We had the good fortune of connecting with Ryan Mayo and we’ve shared our conversation below.
Hi Ryan, Let’s talk about principles and values – what matters to you most?
At Last Exit Goods, the core value that drives us is, simply, exceptional service. It’s the art behind the science. When you boil it down, we sell a story with our products. That hopefully sets the stage to a long relationship with our customers. I’m always blown away how each of their stories and sharing of their experience with our company helps us grow organically in that old-fashioned, word-of-mouth way.
To me, service is such a huge thing that has been lost in the “one-click/two-day shipping” engagement most are accustomed to these days. But it’s the simplest thing in the world: we treat our customers like they mean something to us, because they mean everything. Even as we’ve grown over the past eight years, one of the things that remains so vitally important to maintain is the personal touch. There are humans on the other end of everything we do: our products are handmade, there’s someone behind our email addresses and phone numbers (many times, it’s me!), and I have always been inspired by other brands that show that they just plain give a crap when someone makes a purchase. Every time is a vote of confidence in what you’re doing, which is never tiresome for me. I still hand-write personal notes with every online order, and we try and include some small “extras” in our shipments to hopefully inspire some element of surprise when they open their package. It’s definitely not the easiest way to do things, but it’s the only way we know how to roll. Otherwise, we become a seller of a commodity, and where’s the story in that?
What should our readers know about your business?
Being a values-driven company means standing for something. For Last Exit, it’s about the wild places we love. Businesses have real power – and the trick is using it for good. As a smaller company, it’s tougher to make the economics work to have, you know, a percentage of each sale go to this organization or that organization. It can certainly be done. But for us, it’s made sense to be a part of a community of other like-minded businesses which has power in the collective, and that’s the Conservation Alliance. This group of 250+ businesses come together with money and collective voice to advocate for protection and expansion of public lands for recreation and conservation purposes. I’ve worked with them for many years – and the lasting impact the group has had on protecting rivers and wild places in North America is incredible. I also feel thankful to have worked for, and learned from, Clif Bar founder Gary Erickson for a good while, nearly 10 years. It’s one thing to be a founder of a legendary company, write a book and have a public-face that espouses the idea of being a values-driven organization, but that guy is the real deal. His integrity and passion for using business for good – and inspiring those around him to get on the train – is the reason I worked for him for so long.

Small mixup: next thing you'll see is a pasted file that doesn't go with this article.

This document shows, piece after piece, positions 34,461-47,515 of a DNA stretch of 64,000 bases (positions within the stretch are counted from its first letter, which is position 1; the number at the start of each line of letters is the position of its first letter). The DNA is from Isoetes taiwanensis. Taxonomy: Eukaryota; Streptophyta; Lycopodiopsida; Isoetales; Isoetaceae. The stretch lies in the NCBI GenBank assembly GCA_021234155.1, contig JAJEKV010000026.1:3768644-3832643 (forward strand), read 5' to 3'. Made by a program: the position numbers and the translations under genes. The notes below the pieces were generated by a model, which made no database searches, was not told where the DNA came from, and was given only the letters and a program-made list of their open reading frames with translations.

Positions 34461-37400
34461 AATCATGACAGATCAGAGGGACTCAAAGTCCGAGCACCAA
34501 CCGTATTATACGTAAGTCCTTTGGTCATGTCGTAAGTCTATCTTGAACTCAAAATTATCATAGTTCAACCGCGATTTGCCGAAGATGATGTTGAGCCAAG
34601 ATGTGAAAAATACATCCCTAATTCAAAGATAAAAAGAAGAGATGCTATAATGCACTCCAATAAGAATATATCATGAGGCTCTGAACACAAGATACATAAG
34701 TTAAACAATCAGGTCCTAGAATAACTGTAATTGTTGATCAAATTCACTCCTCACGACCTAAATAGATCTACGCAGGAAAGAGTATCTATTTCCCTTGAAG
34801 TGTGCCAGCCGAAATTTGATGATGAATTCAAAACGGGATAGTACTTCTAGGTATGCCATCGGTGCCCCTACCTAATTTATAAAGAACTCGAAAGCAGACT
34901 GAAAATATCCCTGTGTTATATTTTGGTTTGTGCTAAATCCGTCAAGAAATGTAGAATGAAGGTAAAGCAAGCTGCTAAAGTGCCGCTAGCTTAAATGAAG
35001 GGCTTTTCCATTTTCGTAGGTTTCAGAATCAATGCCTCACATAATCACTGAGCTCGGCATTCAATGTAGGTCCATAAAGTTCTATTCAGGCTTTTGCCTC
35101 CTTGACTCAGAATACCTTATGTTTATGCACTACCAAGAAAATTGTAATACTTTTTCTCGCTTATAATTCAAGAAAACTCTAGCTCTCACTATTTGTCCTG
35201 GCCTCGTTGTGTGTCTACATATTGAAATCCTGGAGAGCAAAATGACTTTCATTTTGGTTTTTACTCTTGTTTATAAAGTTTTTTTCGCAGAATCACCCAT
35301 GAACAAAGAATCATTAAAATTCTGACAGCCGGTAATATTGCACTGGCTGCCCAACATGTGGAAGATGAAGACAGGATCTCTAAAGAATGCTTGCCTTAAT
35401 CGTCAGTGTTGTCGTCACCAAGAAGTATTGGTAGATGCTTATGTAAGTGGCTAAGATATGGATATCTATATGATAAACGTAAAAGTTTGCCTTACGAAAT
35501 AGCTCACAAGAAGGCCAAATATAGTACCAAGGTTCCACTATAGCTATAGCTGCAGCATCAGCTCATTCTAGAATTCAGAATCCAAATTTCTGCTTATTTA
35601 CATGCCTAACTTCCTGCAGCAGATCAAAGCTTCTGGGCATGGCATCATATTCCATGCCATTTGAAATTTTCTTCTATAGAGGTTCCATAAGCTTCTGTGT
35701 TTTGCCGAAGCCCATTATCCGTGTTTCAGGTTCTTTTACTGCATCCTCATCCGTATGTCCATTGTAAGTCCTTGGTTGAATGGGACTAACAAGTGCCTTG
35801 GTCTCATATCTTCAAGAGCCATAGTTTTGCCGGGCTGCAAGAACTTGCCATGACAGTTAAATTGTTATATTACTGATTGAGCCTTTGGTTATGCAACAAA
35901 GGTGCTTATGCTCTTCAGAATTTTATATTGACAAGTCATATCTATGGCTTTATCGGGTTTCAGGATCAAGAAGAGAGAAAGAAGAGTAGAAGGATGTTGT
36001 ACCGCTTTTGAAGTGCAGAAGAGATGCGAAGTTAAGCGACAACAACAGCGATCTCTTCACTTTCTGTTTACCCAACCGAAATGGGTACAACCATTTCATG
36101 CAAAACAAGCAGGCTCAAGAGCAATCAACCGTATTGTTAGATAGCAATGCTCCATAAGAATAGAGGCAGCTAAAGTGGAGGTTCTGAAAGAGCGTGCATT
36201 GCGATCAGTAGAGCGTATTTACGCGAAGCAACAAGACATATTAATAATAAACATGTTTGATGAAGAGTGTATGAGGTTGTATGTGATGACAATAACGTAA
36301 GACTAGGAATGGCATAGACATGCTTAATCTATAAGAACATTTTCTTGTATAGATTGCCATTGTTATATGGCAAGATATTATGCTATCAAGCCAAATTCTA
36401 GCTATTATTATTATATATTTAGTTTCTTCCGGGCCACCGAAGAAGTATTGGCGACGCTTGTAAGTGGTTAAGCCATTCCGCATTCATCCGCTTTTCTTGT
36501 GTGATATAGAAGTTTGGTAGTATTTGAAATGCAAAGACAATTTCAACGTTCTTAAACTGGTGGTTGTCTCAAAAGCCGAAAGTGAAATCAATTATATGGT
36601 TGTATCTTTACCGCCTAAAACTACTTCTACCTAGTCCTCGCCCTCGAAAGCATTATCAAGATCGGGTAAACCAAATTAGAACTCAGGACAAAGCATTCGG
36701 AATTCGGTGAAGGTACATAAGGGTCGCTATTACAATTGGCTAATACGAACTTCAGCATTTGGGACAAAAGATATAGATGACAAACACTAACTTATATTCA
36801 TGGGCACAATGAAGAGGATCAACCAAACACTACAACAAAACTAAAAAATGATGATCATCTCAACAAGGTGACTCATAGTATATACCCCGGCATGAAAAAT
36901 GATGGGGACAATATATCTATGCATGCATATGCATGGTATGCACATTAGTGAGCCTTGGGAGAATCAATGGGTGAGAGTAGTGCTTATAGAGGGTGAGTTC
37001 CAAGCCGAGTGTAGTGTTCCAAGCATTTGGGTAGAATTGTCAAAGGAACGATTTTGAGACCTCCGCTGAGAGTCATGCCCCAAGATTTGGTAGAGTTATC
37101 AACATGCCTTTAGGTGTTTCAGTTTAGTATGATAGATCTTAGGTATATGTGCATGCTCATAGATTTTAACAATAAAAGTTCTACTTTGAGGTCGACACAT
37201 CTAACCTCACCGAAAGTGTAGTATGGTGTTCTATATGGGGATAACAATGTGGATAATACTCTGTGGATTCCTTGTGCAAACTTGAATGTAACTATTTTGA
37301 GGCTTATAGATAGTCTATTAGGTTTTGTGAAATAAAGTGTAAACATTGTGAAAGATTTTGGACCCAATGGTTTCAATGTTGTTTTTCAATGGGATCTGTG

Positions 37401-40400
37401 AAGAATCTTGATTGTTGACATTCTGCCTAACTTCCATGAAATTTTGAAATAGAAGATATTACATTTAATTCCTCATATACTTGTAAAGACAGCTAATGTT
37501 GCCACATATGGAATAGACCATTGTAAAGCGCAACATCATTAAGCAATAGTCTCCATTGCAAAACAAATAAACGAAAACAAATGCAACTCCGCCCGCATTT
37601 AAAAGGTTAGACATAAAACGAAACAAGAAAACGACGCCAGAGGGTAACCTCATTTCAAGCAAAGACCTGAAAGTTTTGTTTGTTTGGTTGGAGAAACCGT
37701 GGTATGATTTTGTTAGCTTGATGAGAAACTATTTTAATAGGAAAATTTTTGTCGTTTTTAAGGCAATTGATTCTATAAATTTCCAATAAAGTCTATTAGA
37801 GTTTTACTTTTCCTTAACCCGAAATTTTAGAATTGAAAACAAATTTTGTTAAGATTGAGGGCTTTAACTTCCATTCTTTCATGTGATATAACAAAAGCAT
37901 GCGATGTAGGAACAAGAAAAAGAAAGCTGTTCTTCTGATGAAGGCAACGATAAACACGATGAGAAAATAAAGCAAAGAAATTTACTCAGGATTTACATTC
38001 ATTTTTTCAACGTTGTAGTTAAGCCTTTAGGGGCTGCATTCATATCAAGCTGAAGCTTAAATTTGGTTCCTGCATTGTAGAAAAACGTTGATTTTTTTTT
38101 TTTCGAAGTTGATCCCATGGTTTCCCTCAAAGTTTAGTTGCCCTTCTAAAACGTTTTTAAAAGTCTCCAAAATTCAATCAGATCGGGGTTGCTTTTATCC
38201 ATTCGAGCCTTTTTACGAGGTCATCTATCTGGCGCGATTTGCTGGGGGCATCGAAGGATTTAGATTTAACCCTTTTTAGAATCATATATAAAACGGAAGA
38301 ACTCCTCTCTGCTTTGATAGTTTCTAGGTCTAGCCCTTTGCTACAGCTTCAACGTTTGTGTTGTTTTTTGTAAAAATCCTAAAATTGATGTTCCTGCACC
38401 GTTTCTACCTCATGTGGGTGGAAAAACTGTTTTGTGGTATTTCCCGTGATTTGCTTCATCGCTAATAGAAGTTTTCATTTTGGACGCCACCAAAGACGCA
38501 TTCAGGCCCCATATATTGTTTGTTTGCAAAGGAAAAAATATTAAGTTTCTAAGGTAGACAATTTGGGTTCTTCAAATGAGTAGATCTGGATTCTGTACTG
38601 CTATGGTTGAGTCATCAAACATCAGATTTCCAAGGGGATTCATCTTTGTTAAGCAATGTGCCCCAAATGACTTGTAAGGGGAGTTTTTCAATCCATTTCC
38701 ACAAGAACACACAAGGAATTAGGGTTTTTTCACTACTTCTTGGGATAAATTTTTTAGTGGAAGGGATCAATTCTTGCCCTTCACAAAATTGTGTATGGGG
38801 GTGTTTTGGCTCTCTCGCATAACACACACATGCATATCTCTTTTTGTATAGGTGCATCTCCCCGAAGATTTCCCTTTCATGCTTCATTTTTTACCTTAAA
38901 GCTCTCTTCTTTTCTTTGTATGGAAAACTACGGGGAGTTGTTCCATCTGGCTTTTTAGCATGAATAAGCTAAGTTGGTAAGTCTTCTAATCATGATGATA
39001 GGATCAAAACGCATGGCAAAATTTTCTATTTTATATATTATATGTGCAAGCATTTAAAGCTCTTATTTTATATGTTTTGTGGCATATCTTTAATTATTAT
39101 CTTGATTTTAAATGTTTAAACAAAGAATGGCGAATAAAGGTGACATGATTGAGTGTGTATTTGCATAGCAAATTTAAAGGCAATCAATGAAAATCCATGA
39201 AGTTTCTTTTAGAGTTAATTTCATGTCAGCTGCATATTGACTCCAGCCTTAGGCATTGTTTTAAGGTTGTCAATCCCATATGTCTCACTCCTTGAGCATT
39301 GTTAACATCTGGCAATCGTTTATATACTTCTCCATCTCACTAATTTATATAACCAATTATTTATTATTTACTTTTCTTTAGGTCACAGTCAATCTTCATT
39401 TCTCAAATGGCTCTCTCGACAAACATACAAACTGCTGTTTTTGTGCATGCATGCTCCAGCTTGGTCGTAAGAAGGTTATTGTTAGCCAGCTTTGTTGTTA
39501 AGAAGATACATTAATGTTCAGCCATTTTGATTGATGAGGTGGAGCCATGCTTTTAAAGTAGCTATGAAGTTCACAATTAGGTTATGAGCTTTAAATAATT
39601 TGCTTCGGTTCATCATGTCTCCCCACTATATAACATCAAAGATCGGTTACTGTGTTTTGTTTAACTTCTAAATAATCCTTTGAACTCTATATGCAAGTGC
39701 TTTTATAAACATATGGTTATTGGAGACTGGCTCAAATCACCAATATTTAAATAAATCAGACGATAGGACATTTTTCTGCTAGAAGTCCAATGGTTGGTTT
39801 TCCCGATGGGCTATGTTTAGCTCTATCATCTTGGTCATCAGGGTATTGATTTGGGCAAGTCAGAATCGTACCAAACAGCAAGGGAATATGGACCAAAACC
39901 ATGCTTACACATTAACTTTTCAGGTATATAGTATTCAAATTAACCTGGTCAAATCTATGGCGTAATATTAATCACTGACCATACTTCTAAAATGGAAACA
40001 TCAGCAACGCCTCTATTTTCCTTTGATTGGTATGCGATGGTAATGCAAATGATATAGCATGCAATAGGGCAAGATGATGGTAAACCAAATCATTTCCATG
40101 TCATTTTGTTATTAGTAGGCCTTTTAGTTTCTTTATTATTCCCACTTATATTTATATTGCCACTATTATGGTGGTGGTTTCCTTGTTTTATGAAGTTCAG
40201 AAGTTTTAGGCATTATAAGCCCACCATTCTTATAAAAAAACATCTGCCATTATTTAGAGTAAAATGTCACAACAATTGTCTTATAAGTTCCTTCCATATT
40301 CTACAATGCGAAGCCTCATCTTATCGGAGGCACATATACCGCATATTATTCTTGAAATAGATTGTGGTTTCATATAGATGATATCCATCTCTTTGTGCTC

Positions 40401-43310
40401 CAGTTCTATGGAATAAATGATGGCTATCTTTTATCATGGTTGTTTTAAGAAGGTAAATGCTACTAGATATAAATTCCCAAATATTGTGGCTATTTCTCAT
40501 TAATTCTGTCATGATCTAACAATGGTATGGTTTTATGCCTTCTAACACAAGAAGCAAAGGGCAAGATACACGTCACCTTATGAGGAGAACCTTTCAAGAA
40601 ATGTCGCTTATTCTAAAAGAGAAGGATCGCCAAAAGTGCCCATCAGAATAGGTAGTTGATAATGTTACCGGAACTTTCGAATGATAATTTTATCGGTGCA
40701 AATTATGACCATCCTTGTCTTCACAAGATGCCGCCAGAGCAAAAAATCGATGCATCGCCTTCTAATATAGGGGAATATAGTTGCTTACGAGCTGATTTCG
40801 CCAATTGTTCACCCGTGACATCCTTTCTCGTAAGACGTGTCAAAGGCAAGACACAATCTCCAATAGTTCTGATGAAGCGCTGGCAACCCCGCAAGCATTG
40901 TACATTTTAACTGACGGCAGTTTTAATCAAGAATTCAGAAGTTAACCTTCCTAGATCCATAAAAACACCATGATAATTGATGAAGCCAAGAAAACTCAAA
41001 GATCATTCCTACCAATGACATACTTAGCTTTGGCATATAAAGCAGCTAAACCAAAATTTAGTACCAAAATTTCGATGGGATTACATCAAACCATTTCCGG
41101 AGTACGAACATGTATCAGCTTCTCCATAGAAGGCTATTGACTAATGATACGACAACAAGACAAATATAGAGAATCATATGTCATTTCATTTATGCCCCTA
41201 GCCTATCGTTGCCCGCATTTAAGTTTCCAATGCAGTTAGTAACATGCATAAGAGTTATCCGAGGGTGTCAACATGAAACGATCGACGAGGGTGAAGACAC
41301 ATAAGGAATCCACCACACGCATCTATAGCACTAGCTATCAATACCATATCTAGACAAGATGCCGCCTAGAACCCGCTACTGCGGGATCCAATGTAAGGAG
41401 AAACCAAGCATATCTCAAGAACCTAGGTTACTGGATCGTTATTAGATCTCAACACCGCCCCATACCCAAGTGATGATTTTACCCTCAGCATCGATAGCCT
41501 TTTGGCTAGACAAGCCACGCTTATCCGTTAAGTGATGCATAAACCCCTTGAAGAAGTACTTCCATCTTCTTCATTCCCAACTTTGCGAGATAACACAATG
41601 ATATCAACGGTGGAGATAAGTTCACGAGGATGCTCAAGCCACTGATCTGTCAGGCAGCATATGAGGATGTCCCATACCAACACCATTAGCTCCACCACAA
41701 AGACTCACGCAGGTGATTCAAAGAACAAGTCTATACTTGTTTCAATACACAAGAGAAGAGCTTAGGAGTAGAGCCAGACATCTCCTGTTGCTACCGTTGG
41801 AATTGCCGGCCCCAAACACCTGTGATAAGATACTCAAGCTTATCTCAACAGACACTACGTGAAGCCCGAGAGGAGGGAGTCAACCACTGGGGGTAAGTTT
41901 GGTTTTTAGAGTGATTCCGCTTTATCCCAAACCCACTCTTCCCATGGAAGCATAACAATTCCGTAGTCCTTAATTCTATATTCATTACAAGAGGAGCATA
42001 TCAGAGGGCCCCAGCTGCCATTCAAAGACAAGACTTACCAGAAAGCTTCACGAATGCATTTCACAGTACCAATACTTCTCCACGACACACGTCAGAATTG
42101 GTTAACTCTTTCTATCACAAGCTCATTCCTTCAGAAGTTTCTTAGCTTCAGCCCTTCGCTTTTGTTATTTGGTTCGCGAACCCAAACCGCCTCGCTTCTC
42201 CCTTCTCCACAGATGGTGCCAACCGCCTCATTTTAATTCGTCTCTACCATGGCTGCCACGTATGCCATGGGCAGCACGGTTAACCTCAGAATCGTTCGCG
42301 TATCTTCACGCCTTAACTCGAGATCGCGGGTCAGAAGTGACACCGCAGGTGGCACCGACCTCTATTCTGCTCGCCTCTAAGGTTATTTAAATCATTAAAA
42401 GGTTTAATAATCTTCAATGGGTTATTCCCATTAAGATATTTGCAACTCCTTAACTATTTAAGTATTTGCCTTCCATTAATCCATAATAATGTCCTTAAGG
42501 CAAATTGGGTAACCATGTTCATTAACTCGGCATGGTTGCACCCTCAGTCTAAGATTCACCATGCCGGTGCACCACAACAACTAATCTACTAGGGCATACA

Let’s say your best friend was visiting the area and you wanted to show them the best time ever. Where would you take them? Give us a little itinerary – say it was a week long trip, where would you eat, drink, visit, hang out, etc.
Steamboat Springs is a quiet little mountain town that is far away from the city madness, and glad of it. I’m pretty spoiled in the outdoor opportunities that lay at my feet on a daily basis – so it’s what I’d focus on as a highlight of the “best time ever” – whether it’s a day skiing at Steamboat Resort, followed by apres beers at T-Bar; or shredding single-track on our own town-adjacent Shangri-La, Emerald Mountain. Keeping with tradition, we’d have to follow that up with beers at The Barley downtown.
The Shoutout series is all about recognizing that our success and where we are in life is at least somewhat thanks to the efforts, support, mentorship, love and encouragement of others. So is there someone that you want to dedicate your shoutout to?
I have to give a shoutout to my Dad, Rick. He worked in retail management throughout his entire career, including a long stint at The Home Depot. He would always make a point with me as a kid about how the most successful companies are the ones who shine brightly in the customer experience game. He espoused the philosophy at Home Depot of the importance of having store associates as the face of the company’s experience. There are many places that sell wood and paint brushes and light bulbs – so the associate is charged with helping to make the customer feel like the most important person in the store, every time. When that customer comes into the store needing help finding a specific item in that huge space, every associate is trained to drop what they’re doing to personally walk the customer to the item, creating a trust and a memorable experience along the way. That has in many ways defined (and spoiled) my own experiences with companies throughout my life, because I have come to feel that there is a right and a wrong way to be treated as a customer. It’s a philosophy I subscribe to wholeheartedly. Thanks, Pop.